While the ruling party practices politics of communal divide, the reality on the ground amongst ordinary folks is quite different.  On top right, you see a picture of Yakoob Mohammed and his friend Amrit who hitched a ride on truck from Gujarat to UP. Amrit fell sick so Yakoob stayed back to help him. Amrit later passed away while on ventilator. Yakoob still awaits his test results.

So many stories of distress emerged including that of a woman delivering a baby on the road shows the extent of apathy and the disconnect between the government and its people.  A 12-year old girl walked 100kms and died of dehydration and exhaustion in Bijapur dist., just 11kms short of reaching home.  In another incident 16 migrant workers who had fallen asleep on railway tracks were run over and killed in Aurangabad district.

Stranded without work and money 18 labourers set on a journey of 1,400kms from Mumbai to UP in a concrete mixer truck!  At the quarantine centre, one of the workers Manoj Yadav, who was supposed to get down at Lucknow to embark on yet another 200 km-journey to his native Prayagraj on foot, said, “The heat inside (the drum) was more bearable than the hunger.”

Even while all this was happening, the government was busy arranging repatriation flights for Indians stranded overseas – “Vande Bharat Mission”.

It was a collective failure - of the States, the Centre, the employers, people who failed to help, and much of the main stream media (busy pedalling hate) didn’t wake up to the crisis until it was no longer possible to ignore.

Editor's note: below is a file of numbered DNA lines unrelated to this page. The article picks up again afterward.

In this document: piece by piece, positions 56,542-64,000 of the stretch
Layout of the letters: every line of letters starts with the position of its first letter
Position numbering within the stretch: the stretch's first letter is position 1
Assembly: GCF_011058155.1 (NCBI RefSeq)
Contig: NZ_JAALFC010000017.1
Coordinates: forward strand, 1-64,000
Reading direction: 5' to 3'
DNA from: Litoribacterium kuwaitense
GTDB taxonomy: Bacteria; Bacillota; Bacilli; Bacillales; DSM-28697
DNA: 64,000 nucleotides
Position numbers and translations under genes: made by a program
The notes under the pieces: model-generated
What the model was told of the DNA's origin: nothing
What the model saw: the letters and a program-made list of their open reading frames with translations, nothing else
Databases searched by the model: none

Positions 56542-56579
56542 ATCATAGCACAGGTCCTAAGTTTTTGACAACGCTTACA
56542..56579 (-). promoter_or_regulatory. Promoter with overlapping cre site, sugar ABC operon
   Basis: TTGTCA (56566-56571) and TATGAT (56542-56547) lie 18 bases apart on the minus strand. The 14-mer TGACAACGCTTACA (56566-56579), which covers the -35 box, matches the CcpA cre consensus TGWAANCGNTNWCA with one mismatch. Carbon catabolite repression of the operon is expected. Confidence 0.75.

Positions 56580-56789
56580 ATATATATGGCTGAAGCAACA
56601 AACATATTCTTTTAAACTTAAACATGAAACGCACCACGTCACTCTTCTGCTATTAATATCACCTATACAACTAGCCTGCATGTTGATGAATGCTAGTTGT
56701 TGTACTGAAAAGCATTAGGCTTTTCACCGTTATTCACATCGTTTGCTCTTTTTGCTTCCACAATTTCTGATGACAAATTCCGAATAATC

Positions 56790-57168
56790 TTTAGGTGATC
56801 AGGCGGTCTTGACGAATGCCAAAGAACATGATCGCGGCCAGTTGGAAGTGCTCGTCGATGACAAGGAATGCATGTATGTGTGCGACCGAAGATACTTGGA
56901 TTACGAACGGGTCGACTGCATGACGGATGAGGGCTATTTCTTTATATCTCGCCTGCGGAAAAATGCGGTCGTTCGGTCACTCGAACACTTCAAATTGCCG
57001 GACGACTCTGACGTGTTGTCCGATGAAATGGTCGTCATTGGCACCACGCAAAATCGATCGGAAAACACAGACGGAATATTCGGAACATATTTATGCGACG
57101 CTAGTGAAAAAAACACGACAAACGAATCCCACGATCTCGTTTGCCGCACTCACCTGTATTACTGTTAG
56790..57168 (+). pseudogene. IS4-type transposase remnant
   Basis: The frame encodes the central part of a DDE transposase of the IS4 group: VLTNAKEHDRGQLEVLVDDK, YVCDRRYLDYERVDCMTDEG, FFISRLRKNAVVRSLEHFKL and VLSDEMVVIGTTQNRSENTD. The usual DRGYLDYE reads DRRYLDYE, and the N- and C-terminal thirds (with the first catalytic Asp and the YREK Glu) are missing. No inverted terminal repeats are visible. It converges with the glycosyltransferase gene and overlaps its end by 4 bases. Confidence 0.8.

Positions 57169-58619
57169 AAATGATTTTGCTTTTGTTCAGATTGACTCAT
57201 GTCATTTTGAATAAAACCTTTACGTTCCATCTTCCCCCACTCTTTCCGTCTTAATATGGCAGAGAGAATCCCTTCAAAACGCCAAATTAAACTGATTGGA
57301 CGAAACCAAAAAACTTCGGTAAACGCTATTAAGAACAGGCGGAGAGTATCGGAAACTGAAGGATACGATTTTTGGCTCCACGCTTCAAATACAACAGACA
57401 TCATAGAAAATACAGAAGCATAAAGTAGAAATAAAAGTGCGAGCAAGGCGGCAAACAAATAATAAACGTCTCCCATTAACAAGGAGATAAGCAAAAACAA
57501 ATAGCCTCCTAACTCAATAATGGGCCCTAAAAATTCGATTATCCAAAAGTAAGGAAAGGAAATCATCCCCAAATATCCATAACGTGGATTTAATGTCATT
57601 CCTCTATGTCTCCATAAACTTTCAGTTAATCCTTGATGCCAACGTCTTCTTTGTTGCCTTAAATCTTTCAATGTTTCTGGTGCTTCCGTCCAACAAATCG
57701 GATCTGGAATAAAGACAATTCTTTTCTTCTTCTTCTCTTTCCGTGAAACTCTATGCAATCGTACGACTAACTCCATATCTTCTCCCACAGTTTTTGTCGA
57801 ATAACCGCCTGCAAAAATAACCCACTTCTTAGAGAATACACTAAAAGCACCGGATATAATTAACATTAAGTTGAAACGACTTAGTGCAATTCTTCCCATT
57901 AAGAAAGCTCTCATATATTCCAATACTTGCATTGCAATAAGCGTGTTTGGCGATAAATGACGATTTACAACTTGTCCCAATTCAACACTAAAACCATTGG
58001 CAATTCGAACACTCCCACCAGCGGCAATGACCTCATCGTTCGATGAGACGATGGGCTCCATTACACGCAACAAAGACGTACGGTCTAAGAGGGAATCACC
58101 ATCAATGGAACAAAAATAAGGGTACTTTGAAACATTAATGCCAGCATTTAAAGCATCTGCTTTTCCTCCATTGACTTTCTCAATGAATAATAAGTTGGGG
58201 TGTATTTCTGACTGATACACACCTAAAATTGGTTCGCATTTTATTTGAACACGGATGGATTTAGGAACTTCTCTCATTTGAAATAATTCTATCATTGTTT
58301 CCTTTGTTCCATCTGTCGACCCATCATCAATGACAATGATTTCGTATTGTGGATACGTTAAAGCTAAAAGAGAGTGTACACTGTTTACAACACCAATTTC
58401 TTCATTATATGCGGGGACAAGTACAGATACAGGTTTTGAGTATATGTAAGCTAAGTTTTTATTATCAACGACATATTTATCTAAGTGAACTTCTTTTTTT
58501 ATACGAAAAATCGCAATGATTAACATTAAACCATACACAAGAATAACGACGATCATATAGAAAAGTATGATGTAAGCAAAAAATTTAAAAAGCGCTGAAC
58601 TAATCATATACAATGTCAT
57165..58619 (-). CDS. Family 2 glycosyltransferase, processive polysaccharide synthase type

This also exposed the dreadful apathy and is a blot on the government across the spectrum. An utter and disgraceful failure of epic proportions.  The poor are treated merely vote banks and are a forgotten lot once the election is over.  Come election time, give some sop and they are too willing to forgive as the alternative choice can be equally abhorrent.
The dichotomy of India couldn’t have been starker!  On the one hand you have an India that made meticulous arrangements for testing, quarantine facilities at hotels with discounted rates for people arriving from overseas, and on the other hand, an India that left the poor labourers and their families on the street to suffer in hunger, thirst, blistered soles, no shelter and no money to hand!
The yawning gap between the professed ideals of compassion, service (athithi devo bhava), ancient civilisation, rich heritage etc., and the actual practice at the time of distress faced by the poor vegetable vendor or a factory worker or a cleaner came out in the open.

This also showed a lack of concern of the uninterested rich and a largely indifferent middle class who are only too happy to do their clapping, lighting the lamp and sharing it on social media.

Thankfully, some blessed souls, charities, the Jain and Sikh langars came out in good numbers to help these workers on their journey by handing them cooked food, water, and temporary shelter.
It is easy for many of these middle class and rich Indians to comment from the comforts of their home as to “Who asked these people to walk or take to streets?” One has to feel the expe
With no clear guidelines, the Indian Police did what it does best. It indulged in abuse of power and let loose its batons on people in a callous, high handed, and arbitrary abuse of power. 

The message of “Atmanirbhar Bharat” was clearly intended to these poor workers and their families who were left literally on the street to fend for themselves!